It’s spiritually fulfilling and does important work in the community, said Boll, who works as a chemical engineer.
He attended the archdiocese’s young adult ministry events, but sought something smaller where he could connect easier with peers. The Society of St. Vincent de Paul is a good fit, he said.
“Usually the people who call us are about to be evicted or about to have their electric disconnected,” he said. It’s a challenge to acquire the funds to assist, but they do their best. Other parish conferences often assist with the funds.
The conference also gets support from the St. Louis Council office, help with prescription drugs, beds for neighbors and car programs.
Each year, Scheibel’s conference at St. Vincent invites nonmembers to help with a delivery of toiletries and box fans to people they’ve helped during the year. That’s how she got involved. “I was volunteering at other organizations, but I wanted something that was more of a commitment and I found it,” she said.
As a Vincentian, “you grow in your spiritual life by service to neighbors in need,” Scheibel said. “One way that it has helped me to grow spiritually is trusting in God’s provision.”
As an example, she cited a time her conference treasury was empty. Just in time, a check from a donor of $6,000 arrived. “We always have some kind of need, and it’s amazing how God fills that need,” Scheibel said.
She cited the value of listening. “A lot of times the poor don’t have a voice, and poverty can be pretty isolating.”
Scheibel, a chemist, illustrated the importance of home visits by recalling a time when she visited a family living in an apartment, seven people huddled around a space heater and sleeping on a floor in one room without beds. They appreciated receiving help and praying with their visitors, Scheibel said.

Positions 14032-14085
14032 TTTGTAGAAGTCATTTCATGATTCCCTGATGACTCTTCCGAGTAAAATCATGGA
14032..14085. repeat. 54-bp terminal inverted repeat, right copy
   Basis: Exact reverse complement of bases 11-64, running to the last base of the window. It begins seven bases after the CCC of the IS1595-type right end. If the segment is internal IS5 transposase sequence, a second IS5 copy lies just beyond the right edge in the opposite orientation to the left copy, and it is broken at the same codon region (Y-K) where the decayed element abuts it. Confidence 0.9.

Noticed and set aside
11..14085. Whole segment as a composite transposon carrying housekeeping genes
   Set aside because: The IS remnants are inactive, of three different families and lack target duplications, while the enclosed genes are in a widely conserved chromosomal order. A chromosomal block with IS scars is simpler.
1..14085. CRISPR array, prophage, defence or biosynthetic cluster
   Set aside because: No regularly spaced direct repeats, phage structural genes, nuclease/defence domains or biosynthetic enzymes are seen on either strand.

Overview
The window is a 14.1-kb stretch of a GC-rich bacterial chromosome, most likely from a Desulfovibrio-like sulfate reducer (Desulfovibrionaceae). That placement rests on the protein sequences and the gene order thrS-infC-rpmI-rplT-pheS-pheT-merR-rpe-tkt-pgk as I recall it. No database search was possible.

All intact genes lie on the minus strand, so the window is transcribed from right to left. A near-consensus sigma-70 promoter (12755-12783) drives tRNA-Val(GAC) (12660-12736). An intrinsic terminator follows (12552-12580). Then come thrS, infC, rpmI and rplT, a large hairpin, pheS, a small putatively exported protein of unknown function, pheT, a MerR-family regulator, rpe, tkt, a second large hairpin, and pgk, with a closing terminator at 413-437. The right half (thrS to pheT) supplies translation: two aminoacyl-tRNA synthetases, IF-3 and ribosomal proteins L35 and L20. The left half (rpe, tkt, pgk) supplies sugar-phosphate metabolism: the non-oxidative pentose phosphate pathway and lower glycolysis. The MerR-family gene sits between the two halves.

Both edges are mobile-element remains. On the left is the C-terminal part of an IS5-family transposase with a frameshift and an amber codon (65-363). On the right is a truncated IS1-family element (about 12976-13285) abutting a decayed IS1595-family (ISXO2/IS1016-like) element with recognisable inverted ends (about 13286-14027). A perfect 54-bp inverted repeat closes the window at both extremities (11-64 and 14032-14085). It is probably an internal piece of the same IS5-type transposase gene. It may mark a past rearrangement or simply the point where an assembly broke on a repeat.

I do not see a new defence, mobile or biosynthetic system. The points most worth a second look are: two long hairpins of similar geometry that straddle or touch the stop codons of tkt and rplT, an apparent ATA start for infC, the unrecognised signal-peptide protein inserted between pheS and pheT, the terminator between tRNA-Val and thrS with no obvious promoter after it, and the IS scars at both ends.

In praying with neighbors in need during a
home visit by Society of St. Vincent de Paul volunteers, Bryan Kirchoff
said he usually asks the Lord “to remind us in our hearts that despite
whatever our problems are today, our ultimate goal and desire is to be
with Him in heaven forever.”
The prayer means a lot to people who
are in great need and to himself, he said, a reminder that his material
comfort isn’t the aim.
SVDP trivia night
St. Vincent de Paul Parish will host a trivia
night Saturday, March 7, with proceeds used to help the Society of St.
Vincent de Paul provide emergency rent and utility assistance to people
The event is at 7 p.m. at the parish hall, 1408 S. 10th St. in St. Louis. Cost is $25 per person with eight people per table.
Anyone interested can register by emailing email@example.com or by visiting www.bit.ly/2Szeg4c.
About the society
The Society of St. Vincent de Paul’s
Archdiocesan Council of St. Louis consists of more than 3,600 volunteer
members belonging to 140 parish-based chapters known as conferences.
make home visits to provide person-to-person services, including
arranging utility and prescription drug assistance and assisting with
housing and transportation needs. In fiscal year 2018, the Society
assisted more than 344,000 people and provided more than $8.4 million in
direct aid. As a Catholic lay organization, an essential part of the Society’s work is to maintain the dignity of people being served, regardless of religion, race, ethnicity or age.
society offers a variety of opportunities to fit young adult schedules.
For information, contact Bryan Kirchoff at firstname.lastname@example.org or
Donations can be made at
www.svdpstlouis.org/donate. Checks can be sent to Society of St. Vincent
de Paul – Archdiocesan Council of St. Louis, 1310 Papin St., St. Louis,